2 tsp dry mustard
1 ½ tsp ground cumin
1 tsp ground oregano
Combine all of the ingredients in a small mixing bowl.
Great for pork or poultry. Any extra can be stored in an airtight container to keep it dry.
What to do with an abundance of Basil in your summer herb garden (and seriously it’s like Little Shop of Horrors – it’s a huge basil plant!). Well, homemade pesto of course!
There are a ton of pesto recipes out there, so I decided to start with a very simple, basic one by Florence Fabricant with NYTCooking. I also saved a pretty jar from some olive tapenade which made the perfect vessel for my beautiful pesto (see photo).
2. With the machine still running slowly dribble in the oil and process until the mixture is smooth.
3. Add the cheese and process very briefly, just long enough to combine.
4. Serve, or store in the refrigerator or freezer.
5. Or just mix it with some cooked pasta and some of your favorite pasta add-ons. For me, that's summer peas, sautéed onions, and black olives.
Best Gazpacho Ever
I loved it when it was summer when I was little and my mom made gazpacho. I still equate the smell of it to a warm summer afternoon. And this summer we have had an abundance of everything – tomatoes, jalapenos, cucumbers… So when I saw the IG post from NYT Cooking with their recipe for the Best Gazpacho, I knew I had to give it a try. I have already made it three times before even sitting down to write this post. It is that good. It’s like drinking a summer garden.
The second time I made it, I ran out of my own tomatoes so I used heirloom tomatoes which I purchased with my groceries through Garnish & Gather, one of my favorite Atlanta-based businesses.
Best Gazpacho Ever!
1. Combine tomatoes, pepper, cucumber, onion and garlic in a blender or, if using a hand blender, in a deep bowl. (If necessary, work in batches.) Blend at high speed until very smooth, at least 2 minutes, pausing occasionally to scrape down the sides with a rubber spatula.
2. With the motor running, add the vinegar and 2 teaspoons salt. Slowly drizzle in the olive oil. The mixture will turn bright orange or dark pink and become smooth and emulsified, like a salad dressing. If it still seems watery, drizzle in more olive oil until texture is creamy.
3. Strain the mixture through a strainer or a food mill, pushing all the liquid through with a spatula or the back of a ladle. Discard the solids. Transfer to a large pitcher (preferably glass) and chill until very cold, at least 6 hours or overnight.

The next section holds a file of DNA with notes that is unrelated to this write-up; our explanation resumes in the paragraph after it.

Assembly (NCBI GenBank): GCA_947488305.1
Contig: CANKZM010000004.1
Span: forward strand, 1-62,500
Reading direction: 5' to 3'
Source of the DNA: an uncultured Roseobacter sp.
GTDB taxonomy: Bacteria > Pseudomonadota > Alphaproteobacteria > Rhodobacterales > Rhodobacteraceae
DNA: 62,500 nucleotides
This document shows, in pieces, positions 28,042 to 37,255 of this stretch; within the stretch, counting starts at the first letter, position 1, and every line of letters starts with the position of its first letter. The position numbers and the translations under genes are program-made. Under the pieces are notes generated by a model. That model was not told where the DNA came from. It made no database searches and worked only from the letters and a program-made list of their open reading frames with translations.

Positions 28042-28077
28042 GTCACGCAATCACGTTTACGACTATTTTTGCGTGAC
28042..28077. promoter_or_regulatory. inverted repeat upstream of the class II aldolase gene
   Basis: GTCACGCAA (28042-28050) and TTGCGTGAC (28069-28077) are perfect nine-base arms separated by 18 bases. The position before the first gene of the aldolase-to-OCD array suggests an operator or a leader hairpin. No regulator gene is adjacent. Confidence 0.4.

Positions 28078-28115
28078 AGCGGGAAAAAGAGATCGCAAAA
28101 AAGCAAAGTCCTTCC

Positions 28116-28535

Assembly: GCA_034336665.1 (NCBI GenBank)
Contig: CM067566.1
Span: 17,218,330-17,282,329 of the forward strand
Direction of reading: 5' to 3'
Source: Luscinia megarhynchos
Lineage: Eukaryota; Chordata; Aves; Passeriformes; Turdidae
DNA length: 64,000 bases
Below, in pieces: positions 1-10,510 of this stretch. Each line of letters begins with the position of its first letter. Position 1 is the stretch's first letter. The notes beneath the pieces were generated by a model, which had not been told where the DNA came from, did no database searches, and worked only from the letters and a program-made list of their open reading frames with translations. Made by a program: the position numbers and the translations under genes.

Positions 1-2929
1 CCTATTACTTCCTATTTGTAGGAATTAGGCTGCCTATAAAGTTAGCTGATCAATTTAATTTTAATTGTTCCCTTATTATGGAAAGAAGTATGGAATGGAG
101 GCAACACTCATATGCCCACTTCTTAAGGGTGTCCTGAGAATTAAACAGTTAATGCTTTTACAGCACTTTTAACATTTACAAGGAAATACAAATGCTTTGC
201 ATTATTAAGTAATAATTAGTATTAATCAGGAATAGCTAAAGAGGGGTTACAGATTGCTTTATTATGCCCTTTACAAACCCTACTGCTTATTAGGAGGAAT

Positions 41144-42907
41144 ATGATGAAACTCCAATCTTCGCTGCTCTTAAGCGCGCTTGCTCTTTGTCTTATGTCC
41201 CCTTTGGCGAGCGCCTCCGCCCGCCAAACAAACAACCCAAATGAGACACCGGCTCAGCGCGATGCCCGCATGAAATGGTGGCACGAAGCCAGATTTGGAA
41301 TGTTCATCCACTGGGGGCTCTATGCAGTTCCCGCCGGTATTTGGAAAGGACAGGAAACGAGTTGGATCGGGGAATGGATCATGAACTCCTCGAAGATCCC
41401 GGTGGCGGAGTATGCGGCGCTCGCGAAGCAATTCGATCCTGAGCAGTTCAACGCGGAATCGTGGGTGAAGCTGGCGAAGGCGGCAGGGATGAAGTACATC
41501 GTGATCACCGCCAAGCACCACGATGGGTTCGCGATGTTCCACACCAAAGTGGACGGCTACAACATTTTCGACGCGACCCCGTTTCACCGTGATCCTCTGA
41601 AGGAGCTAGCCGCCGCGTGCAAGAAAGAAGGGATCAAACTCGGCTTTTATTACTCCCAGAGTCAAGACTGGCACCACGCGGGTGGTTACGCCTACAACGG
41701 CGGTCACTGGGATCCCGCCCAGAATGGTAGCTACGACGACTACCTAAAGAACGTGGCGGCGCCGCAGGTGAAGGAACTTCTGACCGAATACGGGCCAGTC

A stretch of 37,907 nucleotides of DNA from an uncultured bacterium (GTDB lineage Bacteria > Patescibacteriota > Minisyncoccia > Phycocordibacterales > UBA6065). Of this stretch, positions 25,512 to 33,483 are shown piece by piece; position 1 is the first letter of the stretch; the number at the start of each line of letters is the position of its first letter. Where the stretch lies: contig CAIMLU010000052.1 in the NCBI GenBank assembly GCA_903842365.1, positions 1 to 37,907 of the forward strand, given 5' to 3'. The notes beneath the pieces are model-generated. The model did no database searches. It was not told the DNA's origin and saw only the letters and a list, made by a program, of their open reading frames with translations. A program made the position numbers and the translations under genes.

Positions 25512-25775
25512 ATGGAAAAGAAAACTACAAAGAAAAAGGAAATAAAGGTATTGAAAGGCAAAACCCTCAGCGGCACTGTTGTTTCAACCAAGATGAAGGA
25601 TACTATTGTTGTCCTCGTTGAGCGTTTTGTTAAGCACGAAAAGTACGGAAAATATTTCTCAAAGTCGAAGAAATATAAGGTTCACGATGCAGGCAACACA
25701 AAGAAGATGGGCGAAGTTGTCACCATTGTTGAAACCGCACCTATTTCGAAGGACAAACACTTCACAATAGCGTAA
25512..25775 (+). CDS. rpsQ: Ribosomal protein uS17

4. Before serving, adjust the seasonings with salt and vinegar. If soup is very thick, stir in a few tablespoons ice water. Serve in glasses, over ice if desired, or in a bowl. A few drops of olive oil on top are a nice touch.
Sweet Nectar Cake:
I am old school in a lot of ways. For example, I still love magazines and I prefer the printed page over a digital page. And one of the things I enjoy are cooking magazines. I’m sure that’s a shocker. One of my favorites is allrecipes, and the April/May 2021 issue is filled with some great recipes - including the green gazpacho I plan to make next weekend. But the prettiest one was for Sweet Nectar Cake, using Nordic Ware’s 10-cup Honeycomb Pull-Apart Pan. The pictures were gorgeous – I knew I had to try it in the Delaney Test Kitchen. And I am not a big chocolate person, or really a dessert person in the first place, so this was perfect for me – a lemony, fruity cake that is also gorgeous to look at. In fact the pictures in the issue included some gorgeous edible flowers, which is what inspired me to plant some of my own in my Aero Garden.
Sweet Nectar Cake recipe from allrecipes:
· 1 (18.25 ounce) package lemon cake mix
· ⅓ cup honey or white sugar (I used honey from my favorite, The Savannah Bee Company)
· ½ cup vegetable oil
· 1 cup peach or apricot nectar (I used peach. I am in Georgia, y’all.)
· 4 eggs
· 1 cup confectioners' sugar (optional)
· 2 tablespoons lemon juice (optional)
Grease and flour a 10 inch tube pan. Preheat oven to 325 degrees F (165 degrees C).
Combine cake mix with honey (or sugar), cooking oil, and peach (or apricot) nectar. Beat for two minutes with mixer. Add eggs one at a time, beating for 30 seconds after each addition. Pour batter into pan.